If you’re still running El Capitan, Apple doesn’t care about you

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It wasn’t a particularly demanding request: someone wanted a version of my little security tool LockRattler which runs on El Capitan, rather than Sierra.

It took me a little while to check that my code didn’t do anything specific to Sierra. As much of it works by running shell commands, and I developed it partly as an example of how to script in Swift 3, it looked fine.

My mistake was to assume that I could make this new backward-compatible version by changing a single setting in Apple’s Xcode development environment. From among the scores of different switches and options, I found the one which claimed to set the macOS deployment target. Up popped choices ranging from 10.6 (back in 2009) to the latest 10.12. I set that to 10.11 for El Capitan, and rebuilt my app.

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Only being able to test this new version on Sierra, I put it through its paces, and updated its documentation. When I posted it on my blog, I pointed out that I had not tested it on El Capitan, and invited users to try it and report back. Within a few minutes I got the first response: this new version crashed on starting up on El Capitan, before it had even got to any of my code.

I went back to Xcode to look for clues, and discovered that there was a second setting which I needed to change, controlling the Base SDK. Although the app was now set to try to run on El Capitan, Xcode was stupidly still using all the hooks and features for Sierra.

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Then I hit a snag. Whereas older versions of Xcode shipped with a choice of target versions of OS X, this Xcode offered just one. Well, two if you believed its non-choice between macOS 10.12 and Latest macOS (macOS 10.12). That should be easy to fix – I opened its preferences and went to the Components tab, where it would offer me some earlier SDKs to support older releases of OS X. Only it doesn’t: there is no option to download and install El Capitan or any other older OS X support.

I searched its help, looked online to see if such support was downloadable separately, and ended up – as I often seem to when faced with Xcode issues – rummaging through old Stack Overflow postings to discover a solution. The only feasible way ahead, other than reverting to an old version of Xcode, was to download and install the El Capitan SDK from a version of Xcode which still supported it.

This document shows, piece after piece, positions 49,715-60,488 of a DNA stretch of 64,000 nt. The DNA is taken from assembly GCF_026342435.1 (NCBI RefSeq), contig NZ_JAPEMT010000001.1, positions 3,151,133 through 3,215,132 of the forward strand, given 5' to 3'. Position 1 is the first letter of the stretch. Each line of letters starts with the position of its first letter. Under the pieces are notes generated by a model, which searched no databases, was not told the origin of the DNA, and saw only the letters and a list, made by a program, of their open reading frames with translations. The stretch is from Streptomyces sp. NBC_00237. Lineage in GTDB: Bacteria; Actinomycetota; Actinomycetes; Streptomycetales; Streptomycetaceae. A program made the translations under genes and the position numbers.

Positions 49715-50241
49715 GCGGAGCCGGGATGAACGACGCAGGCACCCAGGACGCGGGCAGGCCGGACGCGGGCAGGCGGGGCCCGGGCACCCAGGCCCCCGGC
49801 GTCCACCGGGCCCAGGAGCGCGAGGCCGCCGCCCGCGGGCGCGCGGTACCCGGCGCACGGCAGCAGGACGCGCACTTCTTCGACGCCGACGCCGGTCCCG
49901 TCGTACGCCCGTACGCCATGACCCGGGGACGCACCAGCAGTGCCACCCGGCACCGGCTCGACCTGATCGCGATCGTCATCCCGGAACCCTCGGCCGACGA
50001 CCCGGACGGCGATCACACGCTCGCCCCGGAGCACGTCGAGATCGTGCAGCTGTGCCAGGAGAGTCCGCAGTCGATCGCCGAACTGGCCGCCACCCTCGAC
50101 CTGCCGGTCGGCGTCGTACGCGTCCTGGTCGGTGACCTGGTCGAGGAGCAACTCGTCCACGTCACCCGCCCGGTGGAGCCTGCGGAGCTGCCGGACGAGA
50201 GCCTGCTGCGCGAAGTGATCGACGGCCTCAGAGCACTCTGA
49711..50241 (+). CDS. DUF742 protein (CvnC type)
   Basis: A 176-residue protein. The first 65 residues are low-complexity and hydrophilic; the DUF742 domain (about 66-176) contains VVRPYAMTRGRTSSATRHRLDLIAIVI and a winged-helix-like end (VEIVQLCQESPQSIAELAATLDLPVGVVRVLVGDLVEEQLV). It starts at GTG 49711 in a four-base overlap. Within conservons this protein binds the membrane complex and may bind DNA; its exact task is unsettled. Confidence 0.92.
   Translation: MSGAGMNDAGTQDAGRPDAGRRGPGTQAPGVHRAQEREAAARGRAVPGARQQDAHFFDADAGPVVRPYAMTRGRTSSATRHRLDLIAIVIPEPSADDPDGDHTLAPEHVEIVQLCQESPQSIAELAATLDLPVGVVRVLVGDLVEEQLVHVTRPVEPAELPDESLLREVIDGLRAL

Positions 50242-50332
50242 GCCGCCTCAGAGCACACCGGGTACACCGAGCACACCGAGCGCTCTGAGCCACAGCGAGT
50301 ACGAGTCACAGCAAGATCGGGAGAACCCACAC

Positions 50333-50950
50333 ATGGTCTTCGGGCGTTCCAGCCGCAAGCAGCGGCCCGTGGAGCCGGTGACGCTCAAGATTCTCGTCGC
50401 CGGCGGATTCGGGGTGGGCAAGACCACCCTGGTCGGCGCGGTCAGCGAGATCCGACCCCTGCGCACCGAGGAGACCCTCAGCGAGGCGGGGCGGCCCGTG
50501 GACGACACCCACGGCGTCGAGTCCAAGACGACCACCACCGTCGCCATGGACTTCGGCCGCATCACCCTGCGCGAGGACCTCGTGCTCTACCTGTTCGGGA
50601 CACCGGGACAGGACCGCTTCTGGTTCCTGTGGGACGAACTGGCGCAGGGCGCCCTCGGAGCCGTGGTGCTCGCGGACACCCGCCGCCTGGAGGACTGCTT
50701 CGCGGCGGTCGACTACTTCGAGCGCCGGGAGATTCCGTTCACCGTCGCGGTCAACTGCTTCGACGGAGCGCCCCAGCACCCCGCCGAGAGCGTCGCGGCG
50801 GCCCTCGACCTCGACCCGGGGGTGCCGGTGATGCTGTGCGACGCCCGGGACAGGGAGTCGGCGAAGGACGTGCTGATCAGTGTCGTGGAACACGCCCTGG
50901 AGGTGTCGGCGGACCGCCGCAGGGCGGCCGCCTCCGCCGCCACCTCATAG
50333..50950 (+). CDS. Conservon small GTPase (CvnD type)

My next call was to my Time Machine backup. Although my LockRattler tool isn’t complex, it is written in Swift 3, which first became available in Xcode 8.0 betas last summer. I hadn’t installed those, but had a backup of the first 8.0 release, which had preceded Sierra. After restoring that from my backup, I discovered it too only shipped with support for Sierra, not El Capitan. I had Xcode 7.3.1, which definitely did support El Capitan, but being the previous major version and only offering Swift 2, I decided that would only be worse trouble.

Then I found a developer discussion thread with a potential solution: others had downloaded the required SDK from a GitHub collection of them, inserted that into Xcode, and tweaked a flag in one of its multitude of property lists. That step involved some delicate surgery in Terminal:
sudo /usr/libexec/PlistBuddy -c "Set :MinimumSDKVersion 10.11" /Applications/Xcode.app/Contents/Developer/Platforms/MacOSX.platform/Info.plist

When I tried switching Xcode’s Base SDK to my new-found 10.11 target, the build failed with a fatal error relating to Swift. That was odd, because I had not even needed to hack Xcode’s property list, which was already set to allow 10.11 as a target SDK.

After a couple of hours, I was forced to conclude that Apple does not want those using Xcode 8 to build anything which can run on macOS prior to Sierra. The discussion thread which suggested the solution which almost worked also carried dire warnings from an Apple engineer: do not hack Xcode in this way. Xcode is only developed for and tested with the SDKs which ship with it. Trying to use older SDKs is likely to lead to problems. And it did.

Apple is also insistent that developers only use the latest version of Xcode, which is hardly surprising after the XcodeGhost problems in 2015. In any case for anyone using Swift, reverting to Xcode 7.3.1 and Swift 2 could only be more wasted effort.

In deciding not to ship SDKs supporting versions of macOS/OS X prior to Sierra, Apple is making it very difficult for developers to maintain products so they still run on El Capitan and earlier. The only practical means to do so is to stick with source languages other than Swift, and to continue to use older versions of Xcode.

Doing what should be best for the user – upgrading to the latest version of Xcode and taking advantage of the features of Swift 3 – enforces obsolescence, in that it seems well nigh impossible for those products to run on any previous version of OS X/macOS.

So long as Apple continues to ship Xcode with just the single macOS SDK for Sierra, it is telling those many millions of Mac users still running El Capitan that it does not care about them. That’s not a good message, particularly when Apple leaves it to developers to break that bad news.